Fears Of A US Menthol Ban Sends Tobacco Shares In A Tailspin

Multiple reports that the United States administration is considering a ban on methanol cigarettes caused a hit to the shares in two tobacco giants.

There was a drop of 10.6 per cent in the shares of the British American Tobacco which was its lowest in almost five years, while there was a 2.2 per cent drop in the shares of Imperial Brands after it recovered from a sharp fall.

The US Food and Drugs Administration would impose the ban, said a report in the Wall Street Journal recently.

About one forth of BAT’s earnings and a tenth of Imperial Brands’ profits are accounted for by revenues generated from sale of menthol cigarettes, said analysts.

The report hit the market because the news paper report said that the ban was being considered by the US authorities after just days of it issuing hits to the flavoured e-cigarettes.

Last year, BAT had bought out rival RJ Reynolds for $49bn and is also the owner of the most popular menthol brands, Newport.

About 25 per cent of BAT’s annual underlying earnings and about 11 per cent of Imperial Brands’s profits were accounted for by sales of menthol cigarettes in the US, according to estimates by analysts at Barclays.

However, it could be another two years for the imposition of the methanol ban – one year should be taken for finalizing the rules and another year for the enforce the ban in the marketplace.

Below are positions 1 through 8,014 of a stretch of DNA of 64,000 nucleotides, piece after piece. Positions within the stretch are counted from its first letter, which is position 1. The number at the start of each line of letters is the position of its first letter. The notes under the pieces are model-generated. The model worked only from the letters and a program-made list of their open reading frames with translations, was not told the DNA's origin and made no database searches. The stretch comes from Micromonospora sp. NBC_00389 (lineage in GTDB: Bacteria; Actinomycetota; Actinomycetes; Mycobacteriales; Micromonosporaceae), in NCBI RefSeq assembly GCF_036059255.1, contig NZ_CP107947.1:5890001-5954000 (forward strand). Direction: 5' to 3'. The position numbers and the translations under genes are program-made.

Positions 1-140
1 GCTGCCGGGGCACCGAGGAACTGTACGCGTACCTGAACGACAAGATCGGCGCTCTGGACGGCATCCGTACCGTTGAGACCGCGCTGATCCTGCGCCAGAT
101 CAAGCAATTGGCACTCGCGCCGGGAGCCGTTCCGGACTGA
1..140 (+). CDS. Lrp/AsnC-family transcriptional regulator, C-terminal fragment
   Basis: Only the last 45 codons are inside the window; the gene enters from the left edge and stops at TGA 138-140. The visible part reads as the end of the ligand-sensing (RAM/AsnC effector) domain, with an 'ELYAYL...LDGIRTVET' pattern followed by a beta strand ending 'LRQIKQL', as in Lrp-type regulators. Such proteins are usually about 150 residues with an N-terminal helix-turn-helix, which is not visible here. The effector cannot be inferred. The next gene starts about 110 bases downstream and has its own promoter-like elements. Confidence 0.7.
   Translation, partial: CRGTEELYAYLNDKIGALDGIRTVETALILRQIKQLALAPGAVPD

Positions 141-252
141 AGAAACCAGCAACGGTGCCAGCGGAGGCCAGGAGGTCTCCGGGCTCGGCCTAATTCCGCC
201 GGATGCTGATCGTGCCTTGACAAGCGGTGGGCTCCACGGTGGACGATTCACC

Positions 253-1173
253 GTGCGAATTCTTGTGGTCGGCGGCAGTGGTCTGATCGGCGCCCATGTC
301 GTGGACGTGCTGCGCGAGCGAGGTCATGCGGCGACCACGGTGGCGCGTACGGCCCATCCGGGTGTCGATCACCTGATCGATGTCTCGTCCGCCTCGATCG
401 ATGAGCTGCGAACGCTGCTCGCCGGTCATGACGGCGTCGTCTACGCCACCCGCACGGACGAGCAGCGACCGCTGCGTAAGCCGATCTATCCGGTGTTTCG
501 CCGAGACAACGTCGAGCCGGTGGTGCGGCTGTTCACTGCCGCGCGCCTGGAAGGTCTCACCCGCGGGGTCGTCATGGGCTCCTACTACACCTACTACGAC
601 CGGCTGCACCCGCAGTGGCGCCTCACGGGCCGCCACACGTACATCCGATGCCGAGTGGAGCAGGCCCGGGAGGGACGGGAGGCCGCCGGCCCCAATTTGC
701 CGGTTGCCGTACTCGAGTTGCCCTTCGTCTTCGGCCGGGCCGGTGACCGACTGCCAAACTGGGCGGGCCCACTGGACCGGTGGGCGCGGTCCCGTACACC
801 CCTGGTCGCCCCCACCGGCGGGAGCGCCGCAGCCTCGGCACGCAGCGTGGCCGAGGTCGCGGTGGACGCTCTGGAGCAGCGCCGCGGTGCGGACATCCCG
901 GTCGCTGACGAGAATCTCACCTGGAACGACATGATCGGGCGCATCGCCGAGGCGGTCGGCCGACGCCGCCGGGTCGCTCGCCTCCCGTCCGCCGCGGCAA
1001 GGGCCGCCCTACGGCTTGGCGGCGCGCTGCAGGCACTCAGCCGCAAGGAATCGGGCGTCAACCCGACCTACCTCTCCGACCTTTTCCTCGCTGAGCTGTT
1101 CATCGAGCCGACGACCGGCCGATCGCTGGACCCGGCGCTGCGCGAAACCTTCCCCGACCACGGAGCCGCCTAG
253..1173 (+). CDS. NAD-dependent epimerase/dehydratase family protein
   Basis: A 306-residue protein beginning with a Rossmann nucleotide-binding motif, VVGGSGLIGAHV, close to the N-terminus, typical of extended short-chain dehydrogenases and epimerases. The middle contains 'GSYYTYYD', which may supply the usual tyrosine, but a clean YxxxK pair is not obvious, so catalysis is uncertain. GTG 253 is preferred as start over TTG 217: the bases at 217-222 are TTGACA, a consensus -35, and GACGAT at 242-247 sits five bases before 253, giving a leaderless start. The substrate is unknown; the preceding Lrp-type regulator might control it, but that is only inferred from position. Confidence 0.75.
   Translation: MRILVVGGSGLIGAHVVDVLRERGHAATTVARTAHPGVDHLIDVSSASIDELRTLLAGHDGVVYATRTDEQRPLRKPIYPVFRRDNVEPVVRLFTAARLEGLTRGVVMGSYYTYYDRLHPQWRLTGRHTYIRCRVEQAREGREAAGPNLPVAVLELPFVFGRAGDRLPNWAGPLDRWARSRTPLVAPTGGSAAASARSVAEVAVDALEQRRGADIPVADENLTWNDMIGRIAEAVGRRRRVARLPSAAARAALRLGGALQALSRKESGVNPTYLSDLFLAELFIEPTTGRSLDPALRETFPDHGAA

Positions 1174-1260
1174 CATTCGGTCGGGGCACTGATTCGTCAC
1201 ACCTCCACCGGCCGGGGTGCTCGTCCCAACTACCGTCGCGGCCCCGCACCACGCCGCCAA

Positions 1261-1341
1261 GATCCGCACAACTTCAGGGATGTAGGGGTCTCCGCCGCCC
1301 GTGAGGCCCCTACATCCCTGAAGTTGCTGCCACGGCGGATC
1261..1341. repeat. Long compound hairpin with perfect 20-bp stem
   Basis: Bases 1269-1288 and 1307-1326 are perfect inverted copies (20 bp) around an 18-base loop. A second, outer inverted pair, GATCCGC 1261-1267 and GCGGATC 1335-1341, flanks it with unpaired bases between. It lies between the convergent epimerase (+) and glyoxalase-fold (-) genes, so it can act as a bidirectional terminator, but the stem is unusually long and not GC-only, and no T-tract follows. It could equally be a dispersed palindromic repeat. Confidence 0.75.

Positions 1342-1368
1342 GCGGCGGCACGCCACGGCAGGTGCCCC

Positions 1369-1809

Menthol cigarettes posed a greater health risk than regular cigarettes because they harder to quit, the Food and Drugs Administration had concluded in 2013.

“Along with cigarette volumes shrinking, regulation is the other inevitable fact of the tobacco industry,” said Nicholas Hyett, equity analyst at Hargreaves Lansdown.

“An ever more hostile regulatory environment might explain why BAT has decided to spend big on next generation products like e-vapour and heated tobacco.

“These products are believed to cause less harm to users, but even here the regulator is creating waves – potentially banning flavoured capsules popular with younger customers.”

The assumptions that menthol posed a greater risk to health of smokers and non-smokers than cigarettes without menthol or it made smoking harder to give up or encouraged people to smoke have been rubbished by BAT.

“In the event that the FDA does make an announcement this week indicating that it wishes to regulate menthol cigarettes, any such proposal will have to go through the multi-year rule-making process, including public comment, a potential review by the Tobacco Products Scientific Advisory Committee (TPSAC), and will be subject to judicial review,” said Simon Cleverly, corporate affairs head at BAT.

“In any event, we look forward to continuing to participate in a thorough science-based review to address the use of flavours in tobacco products.”

(Adapted form BBC.com)


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